Psychiatry shares the challenges of all the other medical professions: many of the disease states that we treat have complex and multifactorial etiologies. These range from genetic vulnerabilities to intrauterine events to perinatal complications to environmental insults to results of suboptimal lifestyle behaviors to random accidents. Additionally, there is the simple fact that the great majority of us will die prior to the age of 100.
Yet it is quite remarkable that the average life expectancy in the United States was 48 years in 1900 and had increased to 79 years by 2020.1 Many factors have contributed to this striking increase in longevity, including a dramatic decrease in infant and child mortality rates, vaccinations, antibiotics, improved health care on many fronts, access to good nutrition for many, and the numerous advances in science and technology. And, although the life expectancy statistics look promising, they do not factor in the many possible acute and chronic diseases that can affect quality of life and virtually every organ system, including the brain.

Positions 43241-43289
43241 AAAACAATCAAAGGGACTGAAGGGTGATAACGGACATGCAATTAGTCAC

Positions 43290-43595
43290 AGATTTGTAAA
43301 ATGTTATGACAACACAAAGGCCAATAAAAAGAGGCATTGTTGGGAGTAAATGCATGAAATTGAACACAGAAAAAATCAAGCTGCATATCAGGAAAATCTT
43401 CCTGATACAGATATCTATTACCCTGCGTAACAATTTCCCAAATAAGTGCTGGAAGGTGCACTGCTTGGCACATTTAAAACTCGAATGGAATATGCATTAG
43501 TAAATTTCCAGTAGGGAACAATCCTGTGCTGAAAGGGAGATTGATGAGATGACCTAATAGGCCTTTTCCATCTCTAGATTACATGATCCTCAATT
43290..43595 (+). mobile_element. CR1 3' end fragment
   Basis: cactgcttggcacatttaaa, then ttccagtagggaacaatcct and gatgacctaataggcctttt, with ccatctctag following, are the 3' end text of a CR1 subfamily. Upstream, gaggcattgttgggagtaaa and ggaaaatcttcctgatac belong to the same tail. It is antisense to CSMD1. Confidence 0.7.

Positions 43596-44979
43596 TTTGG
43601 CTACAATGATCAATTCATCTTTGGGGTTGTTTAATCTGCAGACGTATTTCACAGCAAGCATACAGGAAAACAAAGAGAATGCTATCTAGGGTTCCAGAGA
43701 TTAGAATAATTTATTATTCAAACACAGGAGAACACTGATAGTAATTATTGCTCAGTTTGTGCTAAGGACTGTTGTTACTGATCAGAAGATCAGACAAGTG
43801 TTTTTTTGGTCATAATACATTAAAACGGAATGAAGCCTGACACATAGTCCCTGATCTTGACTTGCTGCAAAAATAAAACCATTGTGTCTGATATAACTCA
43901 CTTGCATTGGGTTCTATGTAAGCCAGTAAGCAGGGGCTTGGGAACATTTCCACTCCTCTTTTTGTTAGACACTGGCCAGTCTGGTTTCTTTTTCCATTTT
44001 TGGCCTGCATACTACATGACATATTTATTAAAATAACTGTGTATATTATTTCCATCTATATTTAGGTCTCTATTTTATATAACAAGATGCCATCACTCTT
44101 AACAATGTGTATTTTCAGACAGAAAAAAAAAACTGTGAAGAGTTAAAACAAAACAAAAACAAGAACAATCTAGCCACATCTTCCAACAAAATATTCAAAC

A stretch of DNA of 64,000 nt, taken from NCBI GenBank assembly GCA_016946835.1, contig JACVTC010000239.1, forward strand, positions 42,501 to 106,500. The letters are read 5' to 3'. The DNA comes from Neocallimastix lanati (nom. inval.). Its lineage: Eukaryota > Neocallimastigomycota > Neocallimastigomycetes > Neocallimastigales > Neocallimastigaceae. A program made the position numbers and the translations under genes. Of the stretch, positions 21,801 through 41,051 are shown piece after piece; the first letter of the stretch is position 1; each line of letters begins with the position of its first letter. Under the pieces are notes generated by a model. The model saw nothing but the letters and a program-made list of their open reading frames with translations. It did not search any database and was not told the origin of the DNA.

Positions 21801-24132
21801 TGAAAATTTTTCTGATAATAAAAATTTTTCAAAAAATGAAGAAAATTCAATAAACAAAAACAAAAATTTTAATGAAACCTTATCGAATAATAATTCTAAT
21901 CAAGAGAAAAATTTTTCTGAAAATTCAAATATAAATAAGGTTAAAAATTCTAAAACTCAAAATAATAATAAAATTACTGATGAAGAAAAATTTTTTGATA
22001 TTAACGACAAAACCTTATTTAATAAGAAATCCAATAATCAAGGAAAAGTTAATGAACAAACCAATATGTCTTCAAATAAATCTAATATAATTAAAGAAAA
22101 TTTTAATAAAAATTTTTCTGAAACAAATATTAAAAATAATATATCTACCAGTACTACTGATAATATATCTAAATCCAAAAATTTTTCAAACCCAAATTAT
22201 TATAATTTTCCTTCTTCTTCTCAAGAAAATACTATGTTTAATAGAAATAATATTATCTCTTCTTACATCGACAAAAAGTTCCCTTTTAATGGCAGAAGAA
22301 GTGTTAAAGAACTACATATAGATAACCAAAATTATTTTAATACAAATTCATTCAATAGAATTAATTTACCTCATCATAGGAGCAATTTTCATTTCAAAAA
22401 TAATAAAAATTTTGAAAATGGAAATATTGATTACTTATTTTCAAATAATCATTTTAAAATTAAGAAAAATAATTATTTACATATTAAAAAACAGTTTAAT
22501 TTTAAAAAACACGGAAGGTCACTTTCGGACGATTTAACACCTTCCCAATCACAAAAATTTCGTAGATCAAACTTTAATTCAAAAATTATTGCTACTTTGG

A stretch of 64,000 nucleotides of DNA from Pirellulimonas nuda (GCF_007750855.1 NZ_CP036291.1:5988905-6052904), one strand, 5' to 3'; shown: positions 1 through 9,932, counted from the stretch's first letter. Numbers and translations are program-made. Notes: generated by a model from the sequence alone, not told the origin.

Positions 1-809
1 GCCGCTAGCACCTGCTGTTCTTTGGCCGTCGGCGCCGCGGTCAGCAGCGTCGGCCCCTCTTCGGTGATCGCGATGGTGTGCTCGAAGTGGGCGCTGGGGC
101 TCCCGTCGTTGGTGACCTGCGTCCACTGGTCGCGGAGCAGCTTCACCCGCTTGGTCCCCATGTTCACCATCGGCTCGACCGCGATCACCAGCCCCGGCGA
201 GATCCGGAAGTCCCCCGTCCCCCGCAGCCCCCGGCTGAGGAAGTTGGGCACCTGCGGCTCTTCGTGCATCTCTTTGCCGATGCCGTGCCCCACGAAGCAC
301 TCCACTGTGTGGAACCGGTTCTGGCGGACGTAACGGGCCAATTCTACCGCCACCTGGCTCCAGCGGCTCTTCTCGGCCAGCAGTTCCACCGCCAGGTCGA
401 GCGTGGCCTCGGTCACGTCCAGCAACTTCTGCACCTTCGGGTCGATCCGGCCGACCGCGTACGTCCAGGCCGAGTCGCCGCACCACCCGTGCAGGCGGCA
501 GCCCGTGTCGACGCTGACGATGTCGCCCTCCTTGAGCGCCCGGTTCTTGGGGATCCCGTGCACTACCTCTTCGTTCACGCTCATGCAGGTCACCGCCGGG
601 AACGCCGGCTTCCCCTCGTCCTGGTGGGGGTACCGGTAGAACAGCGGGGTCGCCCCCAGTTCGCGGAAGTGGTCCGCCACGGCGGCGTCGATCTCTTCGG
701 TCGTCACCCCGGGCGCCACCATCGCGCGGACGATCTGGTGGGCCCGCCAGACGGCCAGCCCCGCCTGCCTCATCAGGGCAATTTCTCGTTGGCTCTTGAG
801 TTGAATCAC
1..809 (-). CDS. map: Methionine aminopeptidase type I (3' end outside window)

Medicine continues to make great strides in technology, drugs, and treatments to minimize the impact of these diseases on quality of life and, in some cases, to cure them. However, virtually every medical specialty has disease states that persevere and, rather than being cured, are managed. Additionally, multiple factors—some modifiable and others unchangeable—will converge to accelerate or delay disease progression. Although the completion of the sequencing of all 3 billion base pairs in the human genome in 2003 was predicted to result in significant advances in diagnosing and treating all diseases, for the most part those advances did not happen.